Experts urge caution over reports of Ebola declining

The British vessel Royal Fleet Auxiliary Argus arrives in Sierra Leone to help with the deadly Ebola outbreak in Freetown, Sierra Leone, yesterday.
MONROVIA: Health authorities called yesterday for renewed vigilance over the Ebola epidemic, urging caution over claims that the outbreak is retreating as the World Bank boosted the global response with $100m for health workers.

The warning follows an announcement by World Health Organization (WHO) that data from funeral directors and treatment centres indicated lower admission rates and burials in Liberia, the nation hit hardest by the killer virus.

But international aid agency Doctors Without Borders said the apparent slowdown could be due to sick people not being picked up because of a lack of ambulances and being omitted from the statistics. The medical charity, known by its French initials MSF, warned that “mandatory cremation of bodies and a poor ambulance and referral system could also be reasons for this decrease in admissions”.

“It is too soon to draw conclusions on the reduction of Ebola cases in Monrovia,” Fasil Tezera, MSF head of mission in Liberia, said in a statement.

WHO assistant director-general Bruce Aylward told reporters in Geneva on Wednesday that labs were also seeing a “plateauing or slight decline” in the number of confirmed cases — but warned that the crisis was far from over.

Liberia welcomed the possibility of a turning-point in the outbreak but echoed the call for caution issued by the WHO and MSF. Deputy health minister Tolbert Nyensuah said that even if it managed to achieve no new cases, Liberia would not be able to consider itself Ebola-free until neighbours Guinea and Sierra Leone had eradicated the virus.

The outbreak has claimed 4,922 lives, according to the WHO, the vast majority in Liberia, Guinea and Sierra Leone. The number of cases registered worldwide has soared to 13,703 — up from around 10,000 reported on Saturday — but the WHO has attributed the sharp rise to previously unreported cases being added to the statistics.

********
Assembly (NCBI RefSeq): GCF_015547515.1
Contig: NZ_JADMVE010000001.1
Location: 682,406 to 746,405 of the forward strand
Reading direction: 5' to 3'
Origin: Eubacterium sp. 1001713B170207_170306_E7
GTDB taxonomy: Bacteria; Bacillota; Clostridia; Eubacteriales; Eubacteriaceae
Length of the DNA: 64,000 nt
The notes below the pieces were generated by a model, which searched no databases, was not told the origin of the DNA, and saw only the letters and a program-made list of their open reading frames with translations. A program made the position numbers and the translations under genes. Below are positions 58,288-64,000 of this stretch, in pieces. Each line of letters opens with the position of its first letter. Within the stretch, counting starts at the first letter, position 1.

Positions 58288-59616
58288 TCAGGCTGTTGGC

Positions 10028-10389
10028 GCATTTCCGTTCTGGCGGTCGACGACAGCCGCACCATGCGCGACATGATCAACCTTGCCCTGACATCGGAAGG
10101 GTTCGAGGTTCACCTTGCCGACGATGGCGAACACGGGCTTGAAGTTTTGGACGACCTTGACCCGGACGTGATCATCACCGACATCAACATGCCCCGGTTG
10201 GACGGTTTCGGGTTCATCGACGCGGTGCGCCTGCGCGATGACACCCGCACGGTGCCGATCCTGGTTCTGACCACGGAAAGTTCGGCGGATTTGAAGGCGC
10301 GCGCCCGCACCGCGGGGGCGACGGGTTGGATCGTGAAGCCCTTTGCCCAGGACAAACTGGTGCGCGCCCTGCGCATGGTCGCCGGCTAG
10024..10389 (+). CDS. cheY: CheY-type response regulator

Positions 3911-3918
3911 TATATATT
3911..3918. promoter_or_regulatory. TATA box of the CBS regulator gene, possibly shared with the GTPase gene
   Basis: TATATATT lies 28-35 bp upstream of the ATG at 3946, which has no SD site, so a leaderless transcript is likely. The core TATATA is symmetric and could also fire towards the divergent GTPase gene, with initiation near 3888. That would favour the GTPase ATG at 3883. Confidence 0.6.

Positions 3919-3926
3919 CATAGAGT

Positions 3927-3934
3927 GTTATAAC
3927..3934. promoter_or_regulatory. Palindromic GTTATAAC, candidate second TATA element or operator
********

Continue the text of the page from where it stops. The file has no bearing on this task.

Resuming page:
“The world’s response to the Ebola crisis has increased significantly in recent weeks, but we still have a huge gap in getting enough trained health workers to the areas with the highest infection rates,” said World Bank President Jim Yong Kim, announcing the $100m donation.

“We must urgently find ways to break any barriers to the deployment of more health workers.”

The United Nations estimates that the three countries need another 5,000 international medical, training and support personnel in the coming months.

The epidemic has taken a huge toll on health workers in the region, with 272 deaths, most of them in Liberia and Sierra Leone.


A US nurse who recently returned from Sierra Leone has vowed to fight the northeastern state of Maine, which has ordered her to stay at home in quarantine for the final 12 days of the virus’ incubation period.

Kaci Hickox defied the edict early Thursday by taking a bike ride with her boyfriend, watched by a scrum of television news reporters.

Meanwhile the virus continues to cause alarm as far away as China, which Ebola expert Peter Piot described as vulnerable to an outbreak due to the soaring number of Chinese working in Africa and poor infection control at home.

– Collapsed healthcare systems –

The Belgian microbiologist — a co-discoverer of Ebola — said experience showed that airport screening was largely ineffective and it was “not impossible” that a Chinese worker would return to Africa’s largest trading partner with the virus.

The Philippines has urged hundreds of its citizens to leave Ebola-hit west African nations, as it announced anyone who returned would be placed under a 21-day quarantine.

Further east, North Korea said it intended to quarantine all foreigners entering the country for 21 days, no matter what their country of origin.

While the outbreak is inspiring fear across the world, it is also devastating the response to other potentially deadly diseases in its west African epicentre, where healthcare systems are said to have “collapsed”.

MSF warned that Ebola had made obtaining treatment for malaria, which is endemic in Liberia, almost impossible in Monrovia, with the majority of general wards closed because staff are too afraid to work.

In the rare clinics remaining open, patients showing fever are sent straight to Ebola centres, the agency said.

“The first symptoms of malaria are the same as those of Ebola. They include fever, headache and overwhelming fatigue,” said Chibuzo Okonta, MSF’s deputy director of emergency programmes.

The agency said it had begun distributing anti-malarials to around 300,000 people in the city’s poorest, most densely-inhabited neighbourhoods.

“The objective is also to eliminate the risk that patients with fever, suspected of having Ebola, will end up in Ebola treatment centres in contact with infected persons,” Okanta added.

Malaria remains the leading cause of death in Liberia, with 1.7 million cases in 2012 according to the health ministry, 1,800 of them fatal.


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